Building an extension can be an amazing experience and can add that much needed space to your home. However, we cannot stress how important it is that before you start your build, you gain the best planning advice possible.
In most cases, you will not need planning permission for your new conservatory. Under 2008 regulations, conservatories and sun rooms fall under what is known as permitted development. However, that doesn’t mean that you should just go ahead and build one straight away – you might live in a conservation area, or your home may be a listed building, so you should always check the situation first, either with your local authority’s planning department or with your chosen fitter who should have dedicated staff for planning issues.
Should you fail to meet planning demands, you could potentially face a long struggle against your local council to keep your extension, as they have the right to remove anything you have build that they view as unlawful and against their regulations.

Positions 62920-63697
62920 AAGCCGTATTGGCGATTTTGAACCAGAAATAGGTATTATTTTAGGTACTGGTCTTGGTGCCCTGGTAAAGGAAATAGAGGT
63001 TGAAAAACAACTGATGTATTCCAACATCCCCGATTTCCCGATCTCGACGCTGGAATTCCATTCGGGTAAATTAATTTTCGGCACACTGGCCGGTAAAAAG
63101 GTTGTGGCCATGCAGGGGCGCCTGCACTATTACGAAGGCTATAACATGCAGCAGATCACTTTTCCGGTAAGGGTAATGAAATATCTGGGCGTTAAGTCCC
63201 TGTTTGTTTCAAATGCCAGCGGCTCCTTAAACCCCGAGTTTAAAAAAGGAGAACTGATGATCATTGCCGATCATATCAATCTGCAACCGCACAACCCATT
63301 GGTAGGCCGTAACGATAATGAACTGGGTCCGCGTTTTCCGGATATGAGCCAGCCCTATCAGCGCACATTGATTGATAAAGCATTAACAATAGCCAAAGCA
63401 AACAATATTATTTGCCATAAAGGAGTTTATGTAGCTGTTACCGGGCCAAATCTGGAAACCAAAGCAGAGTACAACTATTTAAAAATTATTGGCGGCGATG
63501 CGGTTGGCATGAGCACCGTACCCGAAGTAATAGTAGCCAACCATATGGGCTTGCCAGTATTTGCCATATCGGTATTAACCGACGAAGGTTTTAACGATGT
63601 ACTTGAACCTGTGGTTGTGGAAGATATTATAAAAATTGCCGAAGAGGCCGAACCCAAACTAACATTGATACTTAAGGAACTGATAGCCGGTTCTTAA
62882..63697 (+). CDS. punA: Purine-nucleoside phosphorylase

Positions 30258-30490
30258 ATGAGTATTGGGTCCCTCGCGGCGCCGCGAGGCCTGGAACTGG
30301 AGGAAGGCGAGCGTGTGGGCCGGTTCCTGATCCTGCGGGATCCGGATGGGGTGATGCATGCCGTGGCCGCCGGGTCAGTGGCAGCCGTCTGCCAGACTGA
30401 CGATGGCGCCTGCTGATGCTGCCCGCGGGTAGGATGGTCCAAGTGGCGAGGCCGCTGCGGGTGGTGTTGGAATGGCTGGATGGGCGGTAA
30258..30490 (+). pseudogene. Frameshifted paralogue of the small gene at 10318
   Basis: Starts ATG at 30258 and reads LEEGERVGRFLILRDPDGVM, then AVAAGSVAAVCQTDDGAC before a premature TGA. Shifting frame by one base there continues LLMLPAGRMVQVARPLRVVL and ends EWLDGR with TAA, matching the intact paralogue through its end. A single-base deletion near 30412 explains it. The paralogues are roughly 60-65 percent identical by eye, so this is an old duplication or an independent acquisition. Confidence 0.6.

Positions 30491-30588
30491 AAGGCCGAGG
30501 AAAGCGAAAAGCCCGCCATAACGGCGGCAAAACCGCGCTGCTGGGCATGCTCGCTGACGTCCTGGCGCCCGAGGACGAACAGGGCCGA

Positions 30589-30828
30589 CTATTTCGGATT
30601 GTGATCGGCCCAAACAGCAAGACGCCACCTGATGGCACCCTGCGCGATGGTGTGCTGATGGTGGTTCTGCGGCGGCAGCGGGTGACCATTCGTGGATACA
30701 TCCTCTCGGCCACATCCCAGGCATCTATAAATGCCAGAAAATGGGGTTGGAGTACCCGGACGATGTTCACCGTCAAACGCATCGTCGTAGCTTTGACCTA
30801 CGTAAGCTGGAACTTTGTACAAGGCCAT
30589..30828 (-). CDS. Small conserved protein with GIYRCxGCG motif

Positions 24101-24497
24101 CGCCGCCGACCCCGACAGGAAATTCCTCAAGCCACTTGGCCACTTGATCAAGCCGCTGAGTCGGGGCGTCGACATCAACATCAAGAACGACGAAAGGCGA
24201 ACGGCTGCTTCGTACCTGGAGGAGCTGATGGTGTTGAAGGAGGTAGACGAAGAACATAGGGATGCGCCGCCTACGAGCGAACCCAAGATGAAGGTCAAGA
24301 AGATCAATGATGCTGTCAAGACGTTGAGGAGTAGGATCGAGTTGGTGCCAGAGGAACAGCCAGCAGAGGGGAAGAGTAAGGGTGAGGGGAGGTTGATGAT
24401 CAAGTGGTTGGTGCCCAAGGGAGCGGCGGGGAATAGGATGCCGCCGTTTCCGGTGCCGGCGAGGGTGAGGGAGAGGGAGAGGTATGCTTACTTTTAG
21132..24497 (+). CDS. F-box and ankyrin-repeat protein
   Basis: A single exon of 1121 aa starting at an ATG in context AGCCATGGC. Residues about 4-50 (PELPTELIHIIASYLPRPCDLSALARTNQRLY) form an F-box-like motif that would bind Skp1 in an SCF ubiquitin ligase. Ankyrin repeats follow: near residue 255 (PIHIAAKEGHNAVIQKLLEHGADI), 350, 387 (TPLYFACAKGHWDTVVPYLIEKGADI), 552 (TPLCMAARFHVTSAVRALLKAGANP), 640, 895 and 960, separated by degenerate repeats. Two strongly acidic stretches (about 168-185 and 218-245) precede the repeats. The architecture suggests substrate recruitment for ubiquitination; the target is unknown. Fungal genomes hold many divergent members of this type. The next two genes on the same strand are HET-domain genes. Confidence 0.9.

This is exactly what happened to the O’Dea family in West London. After a long four year planning battle with Hillingdon Council, their extension was torn down in front of them, much to the dismay of the family, a heart-breaking story in the Uxbridge Gazette reports. Contractors let themselves onto their property, and removed the family’s furniture and personal items from the conservatory, before the building was pulled down.
Their story is a reminder to all to get your plans checked before you start building, so you too don’t have to suffer the heartbreak of having your new conservatory torn down before you.
However, if you get it right, you may end up with a heart-warming tale, much like that of Will Pope and his family. Will is a heart transplant patient, and he helped to fund a conservatory in the Harefield Hospital, the Bucks Free Press says. The fund-raising was done in the memory of Ross Tavendale, who was born with a serious congenital heart condition, and was the first baby to be fitted with a pacemaker in the UK. Sadly he died, just 22 years old, in May 2005. The conservatory has created a much needed space for patients and their families to relax and unwind while they undergo treatment.
Planning issues should never be a problem for your new conservatory. Our team is always ready and willing to help you through the entire process.